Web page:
Africa PV market to grow by 10% up to 2023

The African photovoltaic (PV) solar market is expected to grow by 10% over the next 8 years as a result of high prices in electricity and governments' increased initiative towards these power solutions according to a report published by Delaware, U.S.-based Global Market Insights, a global market research and consulting service firm. Growth of solar market would mean that solar will continue to play a major role - in fact a leading role so far - in renewable energy markets. It is also good news to investors in the sector, although according to the experts, more remains to be done in order to harness the full potential of solar energy. These include dealing with the much prevailing ignorance about solar being a viable powering option for communities, and leveraging better and innovative financing strategies.

At the same time, the wind market size is likely to exceed USD 130 billion by 2023, with European market leading the way due to increasing government policies favoring the investments.

Independent power producer programs contribute in growth

More particularly, establishment of the Renewable Energy Independent Power Producer Programs (REIPPPs) by various African governments is likely to help propel growth of solar markets in this continent. Huge growth avenues are also likely to be created due to the proliferating advancements outside of these procurement programs. The highest growth rate will be realized in the southern and eastern Africa according to the report. Solar will also likely become the more preferred source of energy as prices of retail electricity sore in the coming years.

Last year, the market witnessed additional installations of grid connected photovoltaic systems accounting for more than 300 MW in the utility scale sector in the sampled 40 countries around the world, and these types of investments ( grid connected photovoltaic systems) are likely to continue leading in PV investments according to the report. The commercial sector type of installations accounted for over 240 MW while residential sector installations were made up of around 200 MW.

Although there has been an increased number of microgrid installations over years, Africa is likely to witness growth in large scale photovoltaic power stations as well. The demand for more solar photovoltaic power will be driven by increased demand for electricity, says the report, but also to play a role will be increased awareness of environmental sustainability, coupled by benefits that come from increasing the catch for renewable energy sources. Growth in demand will also be propelled by increased output efficiency of PV systems as a result of technological improvements, their low cost or economical installation, and the fact that people can afford to maintain the PV systems (low maintenance cost).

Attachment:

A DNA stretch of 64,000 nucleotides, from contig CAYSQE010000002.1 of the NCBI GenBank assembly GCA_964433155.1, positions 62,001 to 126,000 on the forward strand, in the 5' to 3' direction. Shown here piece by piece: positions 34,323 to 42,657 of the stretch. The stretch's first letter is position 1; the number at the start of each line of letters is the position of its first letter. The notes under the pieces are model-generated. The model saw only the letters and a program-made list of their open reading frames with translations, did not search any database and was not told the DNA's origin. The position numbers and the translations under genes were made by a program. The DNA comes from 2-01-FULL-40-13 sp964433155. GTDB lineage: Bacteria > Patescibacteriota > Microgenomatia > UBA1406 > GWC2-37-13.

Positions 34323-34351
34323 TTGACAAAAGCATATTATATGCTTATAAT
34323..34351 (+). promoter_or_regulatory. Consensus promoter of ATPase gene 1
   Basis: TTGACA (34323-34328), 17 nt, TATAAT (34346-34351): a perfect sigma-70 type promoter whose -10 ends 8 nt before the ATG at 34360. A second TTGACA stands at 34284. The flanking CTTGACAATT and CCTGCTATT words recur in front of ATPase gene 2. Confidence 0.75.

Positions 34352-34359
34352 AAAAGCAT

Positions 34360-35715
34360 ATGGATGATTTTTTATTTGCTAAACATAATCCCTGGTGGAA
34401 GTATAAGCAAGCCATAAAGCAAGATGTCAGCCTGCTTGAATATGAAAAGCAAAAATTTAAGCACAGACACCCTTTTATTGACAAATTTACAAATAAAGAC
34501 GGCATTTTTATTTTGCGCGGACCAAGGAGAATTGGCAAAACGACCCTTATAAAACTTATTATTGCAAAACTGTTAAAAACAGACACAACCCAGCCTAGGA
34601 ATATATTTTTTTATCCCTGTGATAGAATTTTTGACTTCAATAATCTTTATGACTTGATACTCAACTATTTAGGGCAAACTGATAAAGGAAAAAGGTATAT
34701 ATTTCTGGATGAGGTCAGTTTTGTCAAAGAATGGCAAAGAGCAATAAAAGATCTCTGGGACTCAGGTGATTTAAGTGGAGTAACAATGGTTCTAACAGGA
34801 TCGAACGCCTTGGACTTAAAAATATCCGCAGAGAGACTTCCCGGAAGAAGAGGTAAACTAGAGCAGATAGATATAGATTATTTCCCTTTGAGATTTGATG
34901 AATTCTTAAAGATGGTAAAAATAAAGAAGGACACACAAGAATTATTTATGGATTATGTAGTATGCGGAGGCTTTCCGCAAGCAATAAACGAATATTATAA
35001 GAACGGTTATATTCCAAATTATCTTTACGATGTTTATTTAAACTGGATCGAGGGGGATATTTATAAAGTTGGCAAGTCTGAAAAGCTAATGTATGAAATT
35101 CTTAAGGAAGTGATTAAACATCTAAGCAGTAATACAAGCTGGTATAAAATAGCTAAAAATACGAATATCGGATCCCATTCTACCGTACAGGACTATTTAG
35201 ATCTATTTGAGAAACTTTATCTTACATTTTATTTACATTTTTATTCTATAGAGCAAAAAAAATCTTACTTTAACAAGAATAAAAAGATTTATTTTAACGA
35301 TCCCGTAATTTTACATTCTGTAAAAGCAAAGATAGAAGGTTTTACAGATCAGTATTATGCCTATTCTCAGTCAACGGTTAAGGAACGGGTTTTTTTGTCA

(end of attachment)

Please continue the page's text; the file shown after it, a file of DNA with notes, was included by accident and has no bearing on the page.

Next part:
Although previously not that popular among many policy makers as an alternative power supply method to masses, a number of improvements have been witnessed, and now Africa is witnessing an increased interest in sustainable energy generation methods in the recent years, so says the report. Some of the policy changes include those that favor awarding of more licenses to private entities to generate solar power distributed to the public by utility firms, something not popular here before.

Increased demand for power and solar efficiency

PV solar systems are now associated with better cost optimization and this will increase their likability among masses. In addition, Africa's growth in the coming years is likely to record gains in job creation and stimulate local economies, which will propel demand coupled by rising population. The region will experience low cost energy generation as a result of increased installation of these systems. Growth of the industry from 2016 to 2020 will also be pushed up by increased load shedding frequency and threats of blackout, says the new report. For instance, South Africa, which only recently was putting up many solar plants to curb load shedding, is expected to achieve a significant gain following commissioning of many plants in 2013, says the report. An example of these plants include the Jasper Project of 96 MW which powers 30,000 homes.

Strategic placement

A big positive are that most of the regions have a favorable equatorial location. Solar systems in these regions can work optimally due to advantages of insolation. Most of South Africa, for instance, receive 2,500 hours of sunlight all around the year and thus the country will be an ideal case when it comes to solar technology installations and implementation. Installation of solar systems is also somewhat an advantage for many businesses since it is associated with internal rate of return (IRR) realized once the initial payback or investment period is complete, says the report.

Ignorance and poor financing to affect growth negatively

However, ignorance of the technology among people in the region will still eat away some of the growth that would have occurred according to the study. Change of mind-set among people with regard to solar being a viable alternative source of power is still going slow which affects generation of power from solar despite the fact that the region has enjoyed "many years of readily available thermal power."

Further growth could be realized if guidance on the initial outlay for purchasing solar PV is provided according to the report. For instance, there are successful cases where solar plants have been completed under public-private joint ventures -- one of those is the RustMo1 Solar Farm that has a production capacity of 7 MWs and that has already been hooked to the national grid and is supplying power for Eskom, the South Africa's public utility.

The market is still witnessing entry of more players. An example is REC, a Norwegian company that has planned installation of 100 GW of solar PV installed capacity in East and South Africa by 2030.